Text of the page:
To be sincere, our words must, first of all, correspond to our thoughts. To be convinced of one thing and to affirm another, with the intention of deceiving someone, is directly contrary to the truth and, therefore, an offense against God, who is infinite Truth. Such an act is absolutely inadmissible in any soul, and especially in one who aspires to union with God: How can falsehood hope to be united to Supreme Truth? And yet under a more subtle form certain deficiencies in sincerity are not wholly absent from the conduct of devout souls — little subterfuges, words spoken in such a way that they ward off a just rebuke, conceal a mistake which one does not wish to admit, or even attract a little praise or admiration … and all this through vanity or human respect, in order to avoid humiliation or suffering. These are mean ways of acting, unworthy of a sincere, noble spirit.

I see now how sincerity is not just about what we say, but who we are. Are we sincere within ourselves? Are we honest about who we are in how we act, even when we don't interact with others at all? Being honest within ourselves is the first step toward being honest with others. If we deceive ourselves internally, we can never be sincere externally.

It is not sufficient to be sincere in our words; we must also be sincere in our actions and conduct. Sincere conduct is that which makes us appear just as we are, with no affectation, and no desire to appear to be what we are not. Our words and actions should express the truth which has been sough and loved interiorly. Sincerity does not require us to reveal all that we think or know to everyone; this would be contrary to prudence and to other virtues. It does, however, demand that everything we do reveal, by word or act, or even by silence, corresponds to truth.

"O Lord, if I wish to reach You, who are the Way, the Truth and the Life, I must travel the road of truth, without any pretense or dissimulation, renouncing reason that has been darkened with self-love and human respect. I must act with simplicity, wholly dying to myself and to creatures. Teach me, O eternal Truth, how to act sincerely and frankly. Let my soul, simple as a dove, fly to You to build its nest in Your heart, and nourish itself with the knowledge of You and of itself; thus despising its own malice, it will find nothing in itself to satisfy it, and therefore, it will be unable to stay far away from You, not finding where to repose outside of You. Teach me to walk in the straight path of truth without stopping, but always advancing hurrying and running swiftly, in order to follow You, eternal Truth, my guide and my way." (St Mary Magdalen dei Pazzi)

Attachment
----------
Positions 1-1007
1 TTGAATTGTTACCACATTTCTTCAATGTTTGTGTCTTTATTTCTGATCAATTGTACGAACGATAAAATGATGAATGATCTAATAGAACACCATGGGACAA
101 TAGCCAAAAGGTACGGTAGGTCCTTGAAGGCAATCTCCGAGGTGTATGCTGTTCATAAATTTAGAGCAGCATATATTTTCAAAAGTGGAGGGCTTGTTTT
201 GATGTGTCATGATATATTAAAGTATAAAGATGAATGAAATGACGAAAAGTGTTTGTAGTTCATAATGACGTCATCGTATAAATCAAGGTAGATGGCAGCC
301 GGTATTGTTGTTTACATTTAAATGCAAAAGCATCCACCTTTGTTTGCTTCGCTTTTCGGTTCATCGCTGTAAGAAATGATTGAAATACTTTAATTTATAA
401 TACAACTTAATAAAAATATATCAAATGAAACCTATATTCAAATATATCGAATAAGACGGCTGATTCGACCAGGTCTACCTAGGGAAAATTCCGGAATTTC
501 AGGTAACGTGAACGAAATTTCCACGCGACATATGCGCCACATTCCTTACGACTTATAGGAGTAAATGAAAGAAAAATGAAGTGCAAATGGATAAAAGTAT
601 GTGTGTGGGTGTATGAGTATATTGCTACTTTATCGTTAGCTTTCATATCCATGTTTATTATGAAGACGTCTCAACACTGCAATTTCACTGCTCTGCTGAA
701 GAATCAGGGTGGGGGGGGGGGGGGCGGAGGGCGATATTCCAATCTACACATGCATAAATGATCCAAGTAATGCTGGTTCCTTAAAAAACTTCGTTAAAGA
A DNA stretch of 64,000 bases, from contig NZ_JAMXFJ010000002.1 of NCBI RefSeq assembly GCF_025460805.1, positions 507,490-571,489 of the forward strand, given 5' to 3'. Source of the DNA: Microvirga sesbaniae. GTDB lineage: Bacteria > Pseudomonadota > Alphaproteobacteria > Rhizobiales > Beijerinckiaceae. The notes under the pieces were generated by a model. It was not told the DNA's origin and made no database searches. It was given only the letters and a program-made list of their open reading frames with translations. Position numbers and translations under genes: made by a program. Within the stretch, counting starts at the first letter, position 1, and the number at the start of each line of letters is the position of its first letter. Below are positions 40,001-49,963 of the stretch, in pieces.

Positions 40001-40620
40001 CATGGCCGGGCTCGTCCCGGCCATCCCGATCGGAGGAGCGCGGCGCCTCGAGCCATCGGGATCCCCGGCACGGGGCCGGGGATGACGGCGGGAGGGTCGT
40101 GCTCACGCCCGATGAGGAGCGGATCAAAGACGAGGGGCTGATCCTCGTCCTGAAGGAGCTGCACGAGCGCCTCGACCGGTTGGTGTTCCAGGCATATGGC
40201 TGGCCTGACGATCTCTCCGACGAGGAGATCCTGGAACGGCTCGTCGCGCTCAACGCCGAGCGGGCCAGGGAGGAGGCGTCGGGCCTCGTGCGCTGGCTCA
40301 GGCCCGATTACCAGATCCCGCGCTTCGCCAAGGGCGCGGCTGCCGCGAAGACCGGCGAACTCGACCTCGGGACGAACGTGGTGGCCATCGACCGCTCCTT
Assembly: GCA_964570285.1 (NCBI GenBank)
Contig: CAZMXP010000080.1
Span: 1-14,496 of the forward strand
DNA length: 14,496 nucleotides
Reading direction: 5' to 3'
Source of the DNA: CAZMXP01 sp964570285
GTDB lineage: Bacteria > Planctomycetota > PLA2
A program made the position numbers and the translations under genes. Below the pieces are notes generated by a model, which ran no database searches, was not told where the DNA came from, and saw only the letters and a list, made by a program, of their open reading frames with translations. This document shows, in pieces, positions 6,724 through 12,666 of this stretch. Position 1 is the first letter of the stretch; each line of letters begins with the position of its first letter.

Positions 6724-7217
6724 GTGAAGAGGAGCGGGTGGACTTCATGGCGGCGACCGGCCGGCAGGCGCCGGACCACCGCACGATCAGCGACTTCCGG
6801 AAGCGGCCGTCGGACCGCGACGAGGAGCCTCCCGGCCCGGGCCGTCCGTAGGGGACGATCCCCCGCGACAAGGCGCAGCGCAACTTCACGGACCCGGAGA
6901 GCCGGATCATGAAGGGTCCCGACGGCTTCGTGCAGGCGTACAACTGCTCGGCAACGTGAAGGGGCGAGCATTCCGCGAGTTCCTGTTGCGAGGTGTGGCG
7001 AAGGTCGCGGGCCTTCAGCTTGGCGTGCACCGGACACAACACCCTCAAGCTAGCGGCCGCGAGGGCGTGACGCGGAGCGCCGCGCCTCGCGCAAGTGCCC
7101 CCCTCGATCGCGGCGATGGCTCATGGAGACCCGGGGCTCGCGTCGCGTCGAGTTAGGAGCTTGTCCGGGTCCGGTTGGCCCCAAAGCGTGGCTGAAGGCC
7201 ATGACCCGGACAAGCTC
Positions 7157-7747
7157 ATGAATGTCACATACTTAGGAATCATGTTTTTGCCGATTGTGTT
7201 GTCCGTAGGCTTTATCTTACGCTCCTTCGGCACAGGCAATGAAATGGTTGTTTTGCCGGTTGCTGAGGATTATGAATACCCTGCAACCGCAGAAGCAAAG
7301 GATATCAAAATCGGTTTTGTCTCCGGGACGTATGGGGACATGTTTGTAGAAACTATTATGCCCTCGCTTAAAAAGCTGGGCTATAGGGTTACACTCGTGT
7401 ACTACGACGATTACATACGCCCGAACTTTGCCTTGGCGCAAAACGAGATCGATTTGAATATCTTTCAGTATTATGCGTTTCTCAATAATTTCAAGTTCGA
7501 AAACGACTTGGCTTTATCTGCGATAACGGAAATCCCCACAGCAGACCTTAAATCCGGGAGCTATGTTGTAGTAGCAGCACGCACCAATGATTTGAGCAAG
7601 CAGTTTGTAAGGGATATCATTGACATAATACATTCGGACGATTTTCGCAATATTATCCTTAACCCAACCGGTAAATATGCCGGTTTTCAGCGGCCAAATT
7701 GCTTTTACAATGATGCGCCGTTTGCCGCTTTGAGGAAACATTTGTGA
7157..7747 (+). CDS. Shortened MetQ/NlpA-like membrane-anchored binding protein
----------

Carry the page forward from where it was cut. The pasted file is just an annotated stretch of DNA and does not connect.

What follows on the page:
1. Your posts based on Divine Intimacy have prompted me to get a copy for myself.

    Thanks for another inspiring piece.

  2. Dear Barb,
    This is an amazing piece! Truly timely!
    Simple sincerity...I have to think of a couple of folks who faithfully attend services when one can see it is a hardship...they love God and this makes all things simple!
    Theirs is a straight path.

  3. I once owned this book for about a week before the Holy Spirit prompted me to give it to someone else . . . I need to buy another copy now. I love it when you post on these.
    I am also humbled.

  4. i, too, am so humbled.
    thanks for your insight and wisdom on this beautiful subject, barb.
    you so have a way with words.
    and think i NEED to read this book as well.
    it reminds me sort of the Imitation of Christ but with a womanly twitst.
    this is prime rib with lobster and lemony butter sauce for the soul.
    good. stuff.
    but for now i might just copy and paste it...and stick it on my fridge.
    bless you!

  5. oops!
    i spelled twist wrong.
    i couldn't even spell the name of my url correctly.
    i've got to get off of here!

  6. Janet,
    I am never disappointed!

    That is the amazing thing about The Divine Intimacy -- the meditation is always timely. It is divinely inspired!

    That was very kind of you. My mother-in-law gave me mine -- it's a very old copy, and I cherish it.

    Not to worry -- I don't mark off for spelling! ;-) The Divine Intimacy is a book of daily meditations, written in the spirit of St. Therese of Lisieux. It's always so positive -- with the wisdom of many Carmelites. I love it. I'm happy to share here -- glad you like it.

  7. That was an incredibly humbling, but ultimately necessary read. I always enjoy your posts on The Divine Intimacy and I've just been inspired enough to order a copy. It's out of stock, but should be here in two weeks. I think I need it! :)


I appreciate your comments -- sometimes I feel like I'm talking to myself!